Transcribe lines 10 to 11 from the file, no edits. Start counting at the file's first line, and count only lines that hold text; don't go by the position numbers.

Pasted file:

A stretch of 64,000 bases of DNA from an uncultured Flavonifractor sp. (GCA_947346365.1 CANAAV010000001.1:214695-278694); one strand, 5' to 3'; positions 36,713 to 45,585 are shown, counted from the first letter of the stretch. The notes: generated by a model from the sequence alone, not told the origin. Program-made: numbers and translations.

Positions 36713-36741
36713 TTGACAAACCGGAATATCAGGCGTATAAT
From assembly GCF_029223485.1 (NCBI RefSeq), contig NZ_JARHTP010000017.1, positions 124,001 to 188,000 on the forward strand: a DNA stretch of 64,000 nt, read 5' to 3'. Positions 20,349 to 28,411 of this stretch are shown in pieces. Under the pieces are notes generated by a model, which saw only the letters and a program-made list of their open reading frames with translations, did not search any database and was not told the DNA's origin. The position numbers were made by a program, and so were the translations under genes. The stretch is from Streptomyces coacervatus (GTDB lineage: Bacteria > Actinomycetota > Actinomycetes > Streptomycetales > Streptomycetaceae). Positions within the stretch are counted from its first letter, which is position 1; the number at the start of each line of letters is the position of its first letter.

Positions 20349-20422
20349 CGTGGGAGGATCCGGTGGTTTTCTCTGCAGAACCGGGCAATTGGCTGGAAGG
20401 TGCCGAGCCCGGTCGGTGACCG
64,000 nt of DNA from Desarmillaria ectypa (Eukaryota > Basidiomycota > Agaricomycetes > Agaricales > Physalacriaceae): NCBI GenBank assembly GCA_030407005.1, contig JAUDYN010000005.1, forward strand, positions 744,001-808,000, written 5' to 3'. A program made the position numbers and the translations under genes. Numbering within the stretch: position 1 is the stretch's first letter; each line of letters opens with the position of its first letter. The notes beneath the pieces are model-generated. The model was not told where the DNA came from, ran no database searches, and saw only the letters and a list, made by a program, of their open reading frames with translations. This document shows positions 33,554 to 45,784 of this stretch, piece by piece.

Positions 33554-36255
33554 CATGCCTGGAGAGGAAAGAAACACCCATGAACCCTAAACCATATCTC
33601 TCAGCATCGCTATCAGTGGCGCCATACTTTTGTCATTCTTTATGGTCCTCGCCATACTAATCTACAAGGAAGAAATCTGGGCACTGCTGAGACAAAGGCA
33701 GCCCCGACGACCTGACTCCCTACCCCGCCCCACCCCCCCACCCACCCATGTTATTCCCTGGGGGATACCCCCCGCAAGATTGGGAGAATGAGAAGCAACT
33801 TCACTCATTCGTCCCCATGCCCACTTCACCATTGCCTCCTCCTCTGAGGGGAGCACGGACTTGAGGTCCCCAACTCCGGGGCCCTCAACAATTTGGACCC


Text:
33554 CATGCCTGGAGAGGAAAGAAACACCCATGAACCCTAAACCATATCTC
33601 TCAGCATCGCTATCAGTGGCGCCATACTTTTGTCATTCTTTATGGTCCTCGCCATACTAATCTACAAGGAAGAAATCTGGGCACTGCTGAGACAAAGGCA